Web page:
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Tempera is a painting technique in which colour pigments in powder form are mixed in a binder, normally with a water-soluble binder medium, usually the yellow part of the egg and then diluted with water, as a thinner. Sometimes these tempera paints are made using an artificial emulsion using gum or glue. The colours are usually applied to a rigid support such as a wood panel, and the paint quickly dries to form a hard film.
What is Tempera?
Also known as ‘Egg Tempera’, Tempera is a technique of painting which uses permanent, fast-drying colours and painting medium. The name comes from the Latin word ‘temperare’, which means ‘blending or mixing’.
Hence, as the name suggests, the colours or pigments to be used or Tempera is first mixed with some suitable water-soluble binder, which is normally a glutinous material. The most common binder used is the egg yolk, hence sometimes; it is also called Egg Tempera. The resultant colour is then applied to a gesso - a white, smooth, fully absorbent preparation made of burnt gypsum (chalk or Plaster of Paris) and hide glue.
The mixture is fast drying and permanent. As a result, the Tempera paintings are very long-lasting. As a testimony to this, there some Tempera paintings, which are as old as the first century AD, and these paintings still exist. This technique works the best on absorbent surfaces such as paper, poster board, and cardboard
Origin of tempera
For ages, Egg tempera has been the primary method of painting. And this trend continues till the 15th century when oil paintings came into the scene. It was only then, that the tempera paintings were superseded by the invention of an oil painting. A paint consisting of pigment and binder commonly used in the United States as poster paint is also often referred to as "tempera paint", although the binders in this paint are different from traditional tempera paint.
Much before this, some Tempera painting has been found in early Egyptian culture in the form of early sarcophagi decorations. Similarly, a technique closely related to tempera was in use in the ancient and early medieval paintings found in several caves and rock-cut temples of India. High-quality art with the help of tempera was created in Bagh Caves between the late 4th and 10th centuries and in the 7th century in Ravan Chhaya rock shelter, Orissa. The murals of the 3rd century Dura-Europos synagogue were created in tempera.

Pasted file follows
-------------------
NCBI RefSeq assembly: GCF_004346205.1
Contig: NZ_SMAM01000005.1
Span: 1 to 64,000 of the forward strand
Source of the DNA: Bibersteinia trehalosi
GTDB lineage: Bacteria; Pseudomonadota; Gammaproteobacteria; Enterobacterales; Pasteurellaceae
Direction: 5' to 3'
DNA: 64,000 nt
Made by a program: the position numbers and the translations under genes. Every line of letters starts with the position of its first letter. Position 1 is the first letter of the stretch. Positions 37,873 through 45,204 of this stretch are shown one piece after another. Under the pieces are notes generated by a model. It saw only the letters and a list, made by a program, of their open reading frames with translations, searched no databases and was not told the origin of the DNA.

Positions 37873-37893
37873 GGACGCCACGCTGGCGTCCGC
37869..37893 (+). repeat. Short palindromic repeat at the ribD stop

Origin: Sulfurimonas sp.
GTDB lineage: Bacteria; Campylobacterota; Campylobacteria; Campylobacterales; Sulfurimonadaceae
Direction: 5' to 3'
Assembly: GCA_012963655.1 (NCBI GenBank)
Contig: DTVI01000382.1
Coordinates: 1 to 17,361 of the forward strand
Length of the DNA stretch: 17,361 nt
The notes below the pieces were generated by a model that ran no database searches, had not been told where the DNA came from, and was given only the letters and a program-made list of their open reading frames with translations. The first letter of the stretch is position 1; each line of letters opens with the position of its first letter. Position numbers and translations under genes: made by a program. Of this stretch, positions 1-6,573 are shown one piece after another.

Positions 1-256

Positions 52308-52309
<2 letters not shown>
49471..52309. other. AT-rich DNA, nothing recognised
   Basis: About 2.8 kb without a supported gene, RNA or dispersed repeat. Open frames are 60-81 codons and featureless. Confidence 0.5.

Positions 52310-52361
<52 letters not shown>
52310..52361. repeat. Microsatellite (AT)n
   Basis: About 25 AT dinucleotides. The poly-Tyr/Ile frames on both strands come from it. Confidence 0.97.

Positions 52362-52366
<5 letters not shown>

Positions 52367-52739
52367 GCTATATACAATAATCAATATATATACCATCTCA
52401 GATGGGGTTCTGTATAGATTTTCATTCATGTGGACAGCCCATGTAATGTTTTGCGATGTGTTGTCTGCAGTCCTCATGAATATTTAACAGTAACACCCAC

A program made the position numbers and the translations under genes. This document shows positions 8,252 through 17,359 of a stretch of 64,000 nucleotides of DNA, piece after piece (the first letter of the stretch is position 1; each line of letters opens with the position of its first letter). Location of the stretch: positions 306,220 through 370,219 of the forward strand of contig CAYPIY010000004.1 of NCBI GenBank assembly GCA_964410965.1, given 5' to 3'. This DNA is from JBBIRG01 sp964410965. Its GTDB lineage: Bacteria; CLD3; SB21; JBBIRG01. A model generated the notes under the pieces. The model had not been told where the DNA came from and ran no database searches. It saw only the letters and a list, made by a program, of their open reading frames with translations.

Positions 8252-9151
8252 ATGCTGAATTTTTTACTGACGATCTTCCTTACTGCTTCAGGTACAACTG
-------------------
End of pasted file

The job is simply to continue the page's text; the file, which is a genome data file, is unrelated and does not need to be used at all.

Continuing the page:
During the period of Renaissance, Tempera as a technique became very popular. Almost every artist used this technique during this period. Some of the notable artists, who used this technique, include Duccio, Giotto, Fra Angelico and the ‘Egg Tempera’ master Botticelli. The works of these artists, especially their earlier works, suggest that the artists need to possess not just the ability and desire to create, but much more than that.
What Is Tempera Paint Used For?
The paint created by mixing a colour pigment with egg yolk is can then be used for a variety of purposes. But most commonly it is used for creating classroom projects, craftwork, theatre props, posters, colour mixing exercises, painting windows, and more.
How is Tempera painting made?
A genuine tempera is made by mixing the pigment with the yolk of fresh eggs. Though some manuscript illuminators also used the egg white, while some easel painters have used the whole egg. In addition to using egg, some artists have used other emulsions like casein glue with linseed oil, egg yolk with gum and linseed oil, and egg white with linseed or poppy oil, among others.
Many other recipes have also been attempted by some individual painters, but only a few of them have been successful. However William Blake’s tempera paintings on copper sheets, for example, have darkened and decayed, and it is thought that he mixed his pigment with carpenter’s glue.
How to do tempera paintings?
The tempera paintings are created in the following manner:
Tempera is a technique of painting with pigments bound in a water-soluble emulsion, such as water and egg yolk, or an oil-in-water emulsion such as oil and a whole egg. As a technique, Tempera may appear a bit odd. But that fact is that egg is stable and gives good consistency to the painting. It adheres to the gesso. Tempera’s big plus point is the richness of colour achieved. Where fresco is pastel, tempera is punchy. The strong colour stands out even in a dim church interior. Of all the colours in the tempera, jewel-box blue is the most prized: made from semiprecious lapis lazuli (quarried in modern-day Afghanistan) our name for it (ultramarine) still derives from the Italian “oltre marina” (over the sea).
Some notable artists who have done extensive work in tempera paintings are Indian artist Jamini Roy, who is known to draw inspiration from Folk arts of Bengal. He has used tempera on cloth, paper and cardboard as a medium in some of his most famous works like Gopini, Santhal Dance and Bengali Woman.